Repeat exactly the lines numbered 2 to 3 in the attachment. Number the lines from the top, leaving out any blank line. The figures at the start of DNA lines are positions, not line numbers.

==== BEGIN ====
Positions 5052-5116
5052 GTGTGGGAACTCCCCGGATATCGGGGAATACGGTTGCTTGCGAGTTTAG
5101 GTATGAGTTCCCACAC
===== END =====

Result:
5052 GTGTGGGAACTCCCCGGATATCGGGGAATACGGTTGCTTGCGAGTTTAG
5101 GTATGAGTTCCCACAC